Monday, December 12, 2005

Bush to New Orleans: "I'm Not a Racist"

There's a curious combination of news about New Orleans from yesterday:

The Associated Press reports on a Brian Williams interview with Pres. Bush in which Bush tells the NBC reporter that the slow and bungled response to Hurricane Katrina had nothing to do with the fact that New Orleans is (or was) a majority-black city, and that most of the survivors who couldn't get out of the city were black.

In an interview with "NBC Nightly News," Bush said he saw televised pictures showing the government's faltering response to Katrina, and that his first thought was that there was a breakdown of communications between all levels of government after the Aug. 29 hurricane.

"I heard, you know, a couple of people say ... 'Bush didn't respond because of race -- because he's a racist,' or alleged that," Bush said. "That is absolutely wrong. And I -- I reject that.'

"You can call me anything you want, but do not call me a racist. Secondly, this storm hit -- all up and down (the Gulf). It hit New Orleans. It hit Mississippi, too."

Well, it must be more than a couple of people. Because there's an editorial in yesterday's New York Times saying that New Orleans is about to die, and the Bush administration isn't doing anything about it:

We are about to lose New Orleans. Whether it is a conscious plan to let the city rot until no one is willing to move back or honest paralysis over difficult questions, the moment is upon us when a major American city will die, leaving nothing but a few shells for tourists to visit like a museum.

We said this wouldn't happen. President Bush said it wouldn't happen. He stood in Jackson Square and said, "There is no way to imagine America without New Orleans." But it has been over three months since Hurricane Katrina struck and the city is in complete shambles.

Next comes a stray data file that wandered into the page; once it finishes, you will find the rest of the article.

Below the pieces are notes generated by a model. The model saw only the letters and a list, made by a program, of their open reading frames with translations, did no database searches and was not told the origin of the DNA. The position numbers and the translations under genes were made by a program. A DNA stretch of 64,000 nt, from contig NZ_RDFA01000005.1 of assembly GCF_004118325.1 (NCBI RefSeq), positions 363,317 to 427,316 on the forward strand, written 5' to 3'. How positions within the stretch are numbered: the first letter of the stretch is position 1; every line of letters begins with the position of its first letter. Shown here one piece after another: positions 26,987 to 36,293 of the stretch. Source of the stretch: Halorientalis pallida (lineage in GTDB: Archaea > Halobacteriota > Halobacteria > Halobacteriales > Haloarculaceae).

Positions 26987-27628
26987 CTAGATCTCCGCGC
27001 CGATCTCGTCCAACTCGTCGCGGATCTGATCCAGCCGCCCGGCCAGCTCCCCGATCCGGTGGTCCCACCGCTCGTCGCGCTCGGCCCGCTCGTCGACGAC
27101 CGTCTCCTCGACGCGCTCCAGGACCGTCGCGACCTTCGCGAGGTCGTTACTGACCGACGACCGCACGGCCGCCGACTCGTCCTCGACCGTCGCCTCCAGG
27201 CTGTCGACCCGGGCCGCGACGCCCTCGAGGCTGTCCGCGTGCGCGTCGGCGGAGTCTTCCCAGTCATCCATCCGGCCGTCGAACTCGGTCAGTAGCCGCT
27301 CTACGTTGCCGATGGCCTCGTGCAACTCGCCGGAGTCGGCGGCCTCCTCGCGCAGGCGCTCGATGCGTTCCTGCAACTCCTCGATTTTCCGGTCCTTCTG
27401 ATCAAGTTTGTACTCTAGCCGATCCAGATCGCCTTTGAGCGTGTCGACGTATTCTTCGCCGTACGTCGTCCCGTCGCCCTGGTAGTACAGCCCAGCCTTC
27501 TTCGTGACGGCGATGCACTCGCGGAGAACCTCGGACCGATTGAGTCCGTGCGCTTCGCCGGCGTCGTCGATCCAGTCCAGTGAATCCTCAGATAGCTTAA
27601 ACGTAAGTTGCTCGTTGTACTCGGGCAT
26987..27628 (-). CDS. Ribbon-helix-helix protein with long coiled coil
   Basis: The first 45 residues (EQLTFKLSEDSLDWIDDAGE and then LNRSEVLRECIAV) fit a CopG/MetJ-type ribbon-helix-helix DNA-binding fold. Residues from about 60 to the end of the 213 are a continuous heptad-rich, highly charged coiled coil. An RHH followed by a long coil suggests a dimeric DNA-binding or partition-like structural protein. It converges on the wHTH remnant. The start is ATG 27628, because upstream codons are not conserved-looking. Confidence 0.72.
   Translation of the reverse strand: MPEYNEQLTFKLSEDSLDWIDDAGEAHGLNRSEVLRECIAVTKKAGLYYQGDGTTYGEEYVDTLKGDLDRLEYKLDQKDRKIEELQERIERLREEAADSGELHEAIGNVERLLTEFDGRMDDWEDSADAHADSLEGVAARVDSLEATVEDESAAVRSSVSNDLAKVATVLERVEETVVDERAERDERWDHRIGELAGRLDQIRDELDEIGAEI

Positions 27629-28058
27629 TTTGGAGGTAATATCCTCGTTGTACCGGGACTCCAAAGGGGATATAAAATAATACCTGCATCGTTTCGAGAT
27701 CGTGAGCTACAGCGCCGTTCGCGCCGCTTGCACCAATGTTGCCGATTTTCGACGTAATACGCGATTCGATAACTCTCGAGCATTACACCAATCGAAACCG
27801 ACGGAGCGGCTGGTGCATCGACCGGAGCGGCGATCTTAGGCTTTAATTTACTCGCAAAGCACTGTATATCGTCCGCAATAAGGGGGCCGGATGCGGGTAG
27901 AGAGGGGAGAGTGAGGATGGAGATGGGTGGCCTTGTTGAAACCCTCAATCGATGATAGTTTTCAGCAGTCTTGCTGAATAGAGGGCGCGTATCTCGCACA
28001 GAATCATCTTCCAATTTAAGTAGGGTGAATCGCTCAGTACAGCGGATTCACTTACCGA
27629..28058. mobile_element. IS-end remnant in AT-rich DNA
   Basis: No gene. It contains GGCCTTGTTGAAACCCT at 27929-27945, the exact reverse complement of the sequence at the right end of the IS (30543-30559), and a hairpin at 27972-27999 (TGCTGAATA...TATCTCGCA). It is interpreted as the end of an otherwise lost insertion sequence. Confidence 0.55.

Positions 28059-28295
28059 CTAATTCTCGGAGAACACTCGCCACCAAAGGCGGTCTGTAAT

Judd at Think Progress quotes Washington Post reporter Mike Allen, speaking on "Meet the Press":

I'm going to tell you something to amaze you; it amazed me yesterday. The last time the president was in the hurricane region was October 11, two months ago. The president stood in New Orleans and said it was going to be one of the largest reconstruction efforts in the history of the world. You go to the White house home page, there's Barney camp, there's Social Security, there's Renewing Iraq. Where's renewing New Orleans? A presidential advisor told me that issue has fallen so far off the radar screen, you can't find it.

Liberal Oasis quotes Meet the Press's Tim Russert reading from the Washington Post article (dated November 29):

This city of [New Orleans] grapples with its new realities:

"More than 100,000 homes and businesses remain uninhabitable. More than three out of four residents live elsewhere.

"More than five million tons of storm debris is still on the ground.

"The power company is bankrupt. Workers are in short supply.

"Its first and so far only public school [just] reopened.

"The police force is in disarray. Scientists are recording alarming mold levels.

"Suburban suicide rates are spiking. Local doctors are operating out of tents."...

What kind of a country abandons one of its most historically rich and important cities while spending billions of dollars on a war 10,000 miles away? Tell us again, Mr. Bush: Is it really untrue that, for your administration, New Orleans is expendable because it's a majority black city?

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